While you are researching your Scottish family history you will come across different wordings in the civil marriage registers (marriage certificates) that begin in 1855. These are the ‘Statutory Registers’ which you can search on ScotlandsPeople.
You may have seen, “After Publication according to the Forms of the Church of Scotland/Free Church/United Presbyterian Church of Scotland/Roman Catholic Church”.
You may also see, ‘By Declaration in the presence of [names of witnesses].” In these cases, you will also see, “Warrant of the Sheriff Substitute of the [name of Sheriff Court]”.
I am including an image from ScotlandsPeople, which shows both of these types of entry on the same page. What’s the difference? Why is there a difference? Will the Sheriff Court records tell me more?
Until the mid-twentieth century, you could marry in Scotland by declaration. What does this mean? Basically, you said in front of witnesses that you were married and that was it; you were married. This was also known as an ‘irregular marriage’ (sometimes also referred to as a clandestine marriage) as opposed to a ‘regular marriage’ when a minister (or clergyman) performed the service.
An irregular marriage was quicker to arrange as the banns were not read. Although used by people throughout Scotland, it was perhaps the convenience of the marriage, along with the lower age requirement for marrying in Scotland without parental consent, that made places like Gretna Green on the border with England so popular for ‘runaway weddings’.
Both of these types of marriage were legal. The Church did not approve of irregular marriages and for that reason these frequently appear in Kirk Session records, but that’s a subject for another day.
Before 1855, when civil registration began, couples could declare in front of witnesses that they were married and that was that.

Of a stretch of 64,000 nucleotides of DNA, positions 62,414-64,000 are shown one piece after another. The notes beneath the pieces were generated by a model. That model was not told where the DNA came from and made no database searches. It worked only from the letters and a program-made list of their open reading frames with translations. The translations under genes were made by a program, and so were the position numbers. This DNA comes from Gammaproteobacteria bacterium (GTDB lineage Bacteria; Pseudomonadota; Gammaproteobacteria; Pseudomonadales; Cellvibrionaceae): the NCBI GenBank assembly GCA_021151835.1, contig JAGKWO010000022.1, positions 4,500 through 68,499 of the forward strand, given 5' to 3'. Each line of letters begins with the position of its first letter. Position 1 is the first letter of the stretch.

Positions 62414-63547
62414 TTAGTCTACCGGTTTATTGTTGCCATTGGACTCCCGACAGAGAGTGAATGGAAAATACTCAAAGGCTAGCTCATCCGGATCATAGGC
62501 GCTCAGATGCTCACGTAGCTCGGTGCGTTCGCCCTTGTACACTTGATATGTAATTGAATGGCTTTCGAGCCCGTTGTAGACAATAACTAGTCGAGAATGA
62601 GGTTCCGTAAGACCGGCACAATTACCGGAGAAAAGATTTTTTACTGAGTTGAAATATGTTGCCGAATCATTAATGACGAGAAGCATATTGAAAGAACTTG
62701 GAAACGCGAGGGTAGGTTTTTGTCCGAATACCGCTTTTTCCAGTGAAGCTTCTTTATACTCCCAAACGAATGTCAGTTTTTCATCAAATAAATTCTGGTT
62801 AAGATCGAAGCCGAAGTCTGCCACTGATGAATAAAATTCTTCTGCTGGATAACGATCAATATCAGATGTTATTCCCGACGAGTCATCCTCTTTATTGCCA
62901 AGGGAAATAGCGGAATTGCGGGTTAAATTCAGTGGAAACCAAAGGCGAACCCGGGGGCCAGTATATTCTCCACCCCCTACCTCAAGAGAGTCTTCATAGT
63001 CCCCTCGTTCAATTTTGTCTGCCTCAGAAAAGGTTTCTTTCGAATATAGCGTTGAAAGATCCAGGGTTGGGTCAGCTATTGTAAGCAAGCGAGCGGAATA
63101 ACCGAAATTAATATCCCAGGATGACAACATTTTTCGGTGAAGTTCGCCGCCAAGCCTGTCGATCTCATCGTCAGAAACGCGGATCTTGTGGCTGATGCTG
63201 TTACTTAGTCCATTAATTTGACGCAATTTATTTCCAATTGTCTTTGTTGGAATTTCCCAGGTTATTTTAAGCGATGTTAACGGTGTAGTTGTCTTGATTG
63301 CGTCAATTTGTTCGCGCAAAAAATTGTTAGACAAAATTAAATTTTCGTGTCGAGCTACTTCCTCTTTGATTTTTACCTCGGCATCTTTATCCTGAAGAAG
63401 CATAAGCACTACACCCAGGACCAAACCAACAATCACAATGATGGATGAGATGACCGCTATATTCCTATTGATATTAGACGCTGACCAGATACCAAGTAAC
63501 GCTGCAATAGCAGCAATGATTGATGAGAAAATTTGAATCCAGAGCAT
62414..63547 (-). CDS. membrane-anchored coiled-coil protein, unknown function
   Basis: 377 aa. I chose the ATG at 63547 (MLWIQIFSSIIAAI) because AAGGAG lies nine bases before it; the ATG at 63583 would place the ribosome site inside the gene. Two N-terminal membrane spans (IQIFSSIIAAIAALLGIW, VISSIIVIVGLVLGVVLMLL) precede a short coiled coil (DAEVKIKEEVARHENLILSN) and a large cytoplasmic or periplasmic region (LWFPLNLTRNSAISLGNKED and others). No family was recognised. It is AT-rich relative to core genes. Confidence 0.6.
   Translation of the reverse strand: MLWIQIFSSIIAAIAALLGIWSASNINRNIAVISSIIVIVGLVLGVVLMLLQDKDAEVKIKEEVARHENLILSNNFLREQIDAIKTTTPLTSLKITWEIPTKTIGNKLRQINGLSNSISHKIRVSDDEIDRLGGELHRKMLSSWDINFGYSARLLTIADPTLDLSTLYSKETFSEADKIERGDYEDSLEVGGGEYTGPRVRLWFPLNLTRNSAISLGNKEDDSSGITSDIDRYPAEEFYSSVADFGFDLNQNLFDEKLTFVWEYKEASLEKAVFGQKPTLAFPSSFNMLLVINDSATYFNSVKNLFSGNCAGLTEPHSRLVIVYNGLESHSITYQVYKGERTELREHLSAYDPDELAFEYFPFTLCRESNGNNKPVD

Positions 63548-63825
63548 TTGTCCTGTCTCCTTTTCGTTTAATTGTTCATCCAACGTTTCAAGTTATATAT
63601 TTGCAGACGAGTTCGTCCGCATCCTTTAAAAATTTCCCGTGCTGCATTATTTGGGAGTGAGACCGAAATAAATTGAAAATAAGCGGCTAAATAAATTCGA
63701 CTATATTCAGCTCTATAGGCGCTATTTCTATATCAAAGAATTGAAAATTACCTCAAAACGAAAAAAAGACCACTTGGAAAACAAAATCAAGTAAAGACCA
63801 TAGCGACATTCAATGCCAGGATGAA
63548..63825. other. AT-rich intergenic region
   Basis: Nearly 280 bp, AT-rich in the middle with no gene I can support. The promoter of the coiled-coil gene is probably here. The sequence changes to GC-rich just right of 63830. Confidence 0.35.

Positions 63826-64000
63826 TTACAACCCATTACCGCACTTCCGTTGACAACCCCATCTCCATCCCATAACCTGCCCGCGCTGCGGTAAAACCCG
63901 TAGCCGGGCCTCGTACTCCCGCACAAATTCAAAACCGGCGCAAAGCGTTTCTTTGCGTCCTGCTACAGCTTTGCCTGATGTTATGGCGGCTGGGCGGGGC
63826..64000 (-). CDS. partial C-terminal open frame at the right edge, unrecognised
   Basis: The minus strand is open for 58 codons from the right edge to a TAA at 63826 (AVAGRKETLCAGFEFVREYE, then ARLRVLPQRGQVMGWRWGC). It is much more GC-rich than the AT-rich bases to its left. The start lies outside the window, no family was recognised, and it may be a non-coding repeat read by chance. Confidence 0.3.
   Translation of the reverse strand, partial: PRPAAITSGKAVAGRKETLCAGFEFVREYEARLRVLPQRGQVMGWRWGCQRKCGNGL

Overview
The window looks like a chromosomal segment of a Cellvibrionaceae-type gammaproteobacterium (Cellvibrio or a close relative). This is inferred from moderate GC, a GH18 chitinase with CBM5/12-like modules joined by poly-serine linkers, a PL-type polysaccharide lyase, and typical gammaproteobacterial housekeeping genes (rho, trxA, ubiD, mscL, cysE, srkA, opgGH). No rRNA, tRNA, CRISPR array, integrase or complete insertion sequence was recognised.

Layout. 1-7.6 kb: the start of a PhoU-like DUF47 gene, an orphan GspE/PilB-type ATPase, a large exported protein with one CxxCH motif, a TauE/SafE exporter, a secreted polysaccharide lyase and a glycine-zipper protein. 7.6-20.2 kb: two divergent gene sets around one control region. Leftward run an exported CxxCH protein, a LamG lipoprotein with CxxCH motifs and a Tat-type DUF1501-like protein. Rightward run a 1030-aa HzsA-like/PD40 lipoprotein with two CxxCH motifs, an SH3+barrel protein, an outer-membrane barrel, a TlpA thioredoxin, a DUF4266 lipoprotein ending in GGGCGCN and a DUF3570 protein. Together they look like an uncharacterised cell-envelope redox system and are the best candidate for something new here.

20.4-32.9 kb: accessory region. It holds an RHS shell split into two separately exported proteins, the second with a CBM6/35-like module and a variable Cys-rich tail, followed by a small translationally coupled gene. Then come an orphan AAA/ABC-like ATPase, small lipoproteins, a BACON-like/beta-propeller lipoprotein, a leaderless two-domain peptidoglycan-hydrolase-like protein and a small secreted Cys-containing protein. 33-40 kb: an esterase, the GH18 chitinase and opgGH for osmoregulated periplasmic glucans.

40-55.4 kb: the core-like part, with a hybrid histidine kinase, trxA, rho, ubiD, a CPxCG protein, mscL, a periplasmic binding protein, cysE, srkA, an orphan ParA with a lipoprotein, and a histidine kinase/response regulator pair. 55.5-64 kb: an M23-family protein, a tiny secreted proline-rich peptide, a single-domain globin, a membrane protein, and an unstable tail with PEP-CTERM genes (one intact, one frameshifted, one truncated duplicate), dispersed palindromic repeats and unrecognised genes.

After 1855, this type of marriage by declaration continued, but how was it to be recorded? To have the marriage registered the couple went to the Sheriff Court to receive a warrant. That warrant authorised the registration of the marriage.
Looking back at the marriage register is helpful here. We often make a dash for the names and dates but always take time to look at the headings. In the case of an irregular marriage, we see under the heading ‘When, Where and How Married’, the words ‘By Declaration in the presence of [names of witnesses].’
Another column heading is ‘If a regular Marriage, Signature of officiating Minister and Witnesses. If irregular, Date of Conviction, Decree of Declarator, or Sheriff’s Warrant.” Again in the case of irregular marriage, we usually see it completed, ‘Warrant of the Sheriff Substitute of the [name of Sheriff Court]’.
Are there corresponding records kept by the Sheriff Court?
Yes. These can be helpful, but not usually. Surviving records are generally found in the ‘Diet Books’ or ‘Minute Books’ of the sheriff court and are usually quite brief. In the example shown here, we see that the only extra information we are given is a bit more detail about the witnesses. I would never say not to follow the paper trail, just don’t get your hopes up.
Of course, there are often surviving church marriage registers post-1855 too which are occasionally useful. In general though, the information in the marriage register you can easily access on ScotlandsPeople will tell you just as much, if not more, than the corresponding church records. If you are up against a brick wall and can visit the National Records of Scotland, look at everything you possibly can.
Were all irregular marriages after 1855 registered?
There is evidence that they were not. I would like to do further study into this but occurrences in the Kirk Session minutes of the parish of Canonbie have been noted where a couple were reproved by the Kirk for being irregularly married and no corresponding record can be found in the marriage registers on ScotlandsPeople.
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